Otitis externa is the medical name of this painful, itchy condition, which is a bacterial (sometimes fungal) infection brought on when water containing infectious agents gets trapped in the ear and causes inflammation of the outer ear and canal. Just as you needn't be an athlete to get athlete’s foot, you needn’t be a swimmer to get swimmer’s ear.
Symptoms of Swimmer's Ear
- Swelling, pain, and itching in the area of the outer ear
- Soreness and tenderness in the triangular piece of cartilage in front of the ear opening
- Discharge from the ear canal
What Is Swimmer’s Ear?
Otitis externa is the medical name of this painful, itchy condition, which is a bacterial (sometimes fungal) infection brought on when water containing infectious agents gets trapped in the ear and causes inflammation of the outer ear and canal. Just as you needn’t be an athlete to get athlete’s foot, you needn’t be a swimmer to get swimmer’s ear.
What Causes Swimmers Ear?
Swimming is the most common cause of this problem, but some people may get water in their ears from showering or washing their hair. The longer the water remains in the ear, the more likely it is that any microorganisms will breed.
What if You Do Nothing about Swimmer’s Ear?
A mild case of swimmer’s ear often clears up without treatment. Severe, persistent, or recurring cases require medical attention.
Home Remedies for Swimmer’s Ear
- Keep the infected ear dry. Don’t go swimming. When you shower, keep your infected ear turned away from the water while washing your hair, and otherwise wear a shower cap.
- Use antiseptic eardrops. You can buy these without a prescription at any drugstore. Or make them yourself: mix equal parts of white vinegar and rubbing alcohol. This solution restores the natural acid balance of the ear canal and helps dry it out; it also kills bacteria. If alcohol irritates your skin, use vinegar diluted with water. Put one or two drops of this solution in each ear with a dropper. Leave the drops in your ear for two or three minutes, then tilt your head and let them drain out. Repeat three times daily.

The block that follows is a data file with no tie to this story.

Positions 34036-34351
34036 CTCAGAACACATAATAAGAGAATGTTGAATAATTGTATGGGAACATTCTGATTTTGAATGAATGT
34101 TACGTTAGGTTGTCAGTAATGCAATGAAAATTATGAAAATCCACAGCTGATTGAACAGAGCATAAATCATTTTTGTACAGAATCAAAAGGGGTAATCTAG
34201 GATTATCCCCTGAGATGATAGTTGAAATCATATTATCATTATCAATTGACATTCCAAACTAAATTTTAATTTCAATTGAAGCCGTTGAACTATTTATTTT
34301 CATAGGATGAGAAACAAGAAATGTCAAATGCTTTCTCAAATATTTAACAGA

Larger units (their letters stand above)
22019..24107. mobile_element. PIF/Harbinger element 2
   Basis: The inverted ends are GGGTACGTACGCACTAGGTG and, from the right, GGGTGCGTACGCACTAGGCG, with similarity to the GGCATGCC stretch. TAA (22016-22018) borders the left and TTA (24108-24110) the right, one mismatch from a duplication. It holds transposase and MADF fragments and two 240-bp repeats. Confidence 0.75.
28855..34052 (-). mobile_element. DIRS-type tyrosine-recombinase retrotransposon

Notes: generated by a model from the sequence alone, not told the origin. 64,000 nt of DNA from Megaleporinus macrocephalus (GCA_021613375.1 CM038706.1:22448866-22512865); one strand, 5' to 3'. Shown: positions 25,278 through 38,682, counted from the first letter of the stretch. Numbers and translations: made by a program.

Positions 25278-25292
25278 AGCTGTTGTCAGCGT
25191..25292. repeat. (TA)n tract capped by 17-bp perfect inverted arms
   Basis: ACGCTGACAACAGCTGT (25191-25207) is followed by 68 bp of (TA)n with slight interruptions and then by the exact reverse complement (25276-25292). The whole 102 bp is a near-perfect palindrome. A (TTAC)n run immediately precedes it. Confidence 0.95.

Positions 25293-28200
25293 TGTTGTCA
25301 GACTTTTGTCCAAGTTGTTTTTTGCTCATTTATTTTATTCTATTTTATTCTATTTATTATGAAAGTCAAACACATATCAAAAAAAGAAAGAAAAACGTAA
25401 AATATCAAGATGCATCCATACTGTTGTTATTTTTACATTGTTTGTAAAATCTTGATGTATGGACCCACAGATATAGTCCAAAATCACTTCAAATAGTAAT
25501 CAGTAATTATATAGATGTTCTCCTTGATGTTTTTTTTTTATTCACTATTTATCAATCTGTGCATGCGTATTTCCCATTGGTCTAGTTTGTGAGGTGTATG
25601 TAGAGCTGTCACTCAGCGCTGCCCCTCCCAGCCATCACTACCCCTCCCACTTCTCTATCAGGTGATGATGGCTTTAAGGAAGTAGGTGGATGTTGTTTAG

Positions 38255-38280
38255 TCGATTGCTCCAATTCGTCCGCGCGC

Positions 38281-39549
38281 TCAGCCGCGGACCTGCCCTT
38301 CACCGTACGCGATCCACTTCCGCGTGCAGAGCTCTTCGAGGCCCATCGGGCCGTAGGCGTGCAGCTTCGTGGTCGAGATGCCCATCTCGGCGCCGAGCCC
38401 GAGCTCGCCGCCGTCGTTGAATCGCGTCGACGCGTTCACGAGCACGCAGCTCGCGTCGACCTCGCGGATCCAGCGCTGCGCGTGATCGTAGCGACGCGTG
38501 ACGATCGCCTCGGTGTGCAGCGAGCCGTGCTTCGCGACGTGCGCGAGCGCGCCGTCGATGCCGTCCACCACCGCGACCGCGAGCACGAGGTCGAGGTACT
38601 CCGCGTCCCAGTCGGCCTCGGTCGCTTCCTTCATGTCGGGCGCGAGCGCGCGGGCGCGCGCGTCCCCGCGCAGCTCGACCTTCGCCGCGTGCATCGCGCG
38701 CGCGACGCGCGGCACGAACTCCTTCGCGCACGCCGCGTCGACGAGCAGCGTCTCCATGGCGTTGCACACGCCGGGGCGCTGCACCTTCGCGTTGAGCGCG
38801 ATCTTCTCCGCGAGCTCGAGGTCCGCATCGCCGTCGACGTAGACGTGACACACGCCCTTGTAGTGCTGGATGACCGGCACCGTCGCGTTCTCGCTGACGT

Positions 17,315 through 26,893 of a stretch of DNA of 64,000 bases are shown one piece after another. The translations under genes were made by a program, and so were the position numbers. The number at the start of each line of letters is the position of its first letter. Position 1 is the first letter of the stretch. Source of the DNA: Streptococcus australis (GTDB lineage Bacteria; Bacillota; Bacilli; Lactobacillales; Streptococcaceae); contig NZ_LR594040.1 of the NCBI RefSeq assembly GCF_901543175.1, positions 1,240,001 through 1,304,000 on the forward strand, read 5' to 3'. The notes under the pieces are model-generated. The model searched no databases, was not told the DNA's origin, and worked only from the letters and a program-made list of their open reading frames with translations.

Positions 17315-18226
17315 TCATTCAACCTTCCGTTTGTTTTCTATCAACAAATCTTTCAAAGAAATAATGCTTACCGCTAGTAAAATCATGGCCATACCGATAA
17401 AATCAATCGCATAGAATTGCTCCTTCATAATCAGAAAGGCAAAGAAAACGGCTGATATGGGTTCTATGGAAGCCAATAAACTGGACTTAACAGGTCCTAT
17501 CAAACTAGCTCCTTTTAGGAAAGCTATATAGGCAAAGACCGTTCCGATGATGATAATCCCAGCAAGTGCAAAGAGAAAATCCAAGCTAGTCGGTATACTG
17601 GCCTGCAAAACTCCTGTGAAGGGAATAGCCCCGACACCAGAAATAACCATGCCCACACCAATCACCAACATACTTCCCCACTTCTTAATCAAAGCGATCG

- Don’t scratch. Resist the temptation to scratch inside the ear with an object; you risk rupturing your eardrum.
Prevention of Swimmer’s Ear
- Clear your ears. After swimming, shake your head to remove water trapped in your ears.
- Keep the ears dry. Gently dry the external ear with a corner of a towel. Don’t insert cotton swabs or anything else into the canal to dry or clean your ears. This could cause injury or infection.
- If you are prone to ear infection, use antiseptic eardrops. This is particularly helpful if you’ve been swimming in a lake.
- Consider having your ears checked. People who are prone to itchy ears or ear infections may need to have a doctor check their ears and remove excess wax before swimming season starts. If you have ever had a perforated eardrum or have ever had ear surgery, get medical advice before using eardrops and before swimming.
When To Call Your Doctor for Swimmer’s Ear
If swelling, pain, and discharge occur, or if mild inflammation persists for more than a few days, contact your doctor.
What Your Doctor Will Do
A thorough examination of the ear will be performed and a culture for bacteria may be taken. Effective treatments include irrigation of the ear and antibiotic eardrops. Finafloxacin otic suspension (Xtoro) was approved by the U.S. Food and Drug Administration (FDA) in December 2014 to treat acute otitis externa.
The Complete Home Wellness Handbook
John Edward Swartzberg, M.D., F.A.C.P., Sheldon Margen, M.D., and the editors of the UC Berkeley Wellness Letter
Updated by Remedy Health Media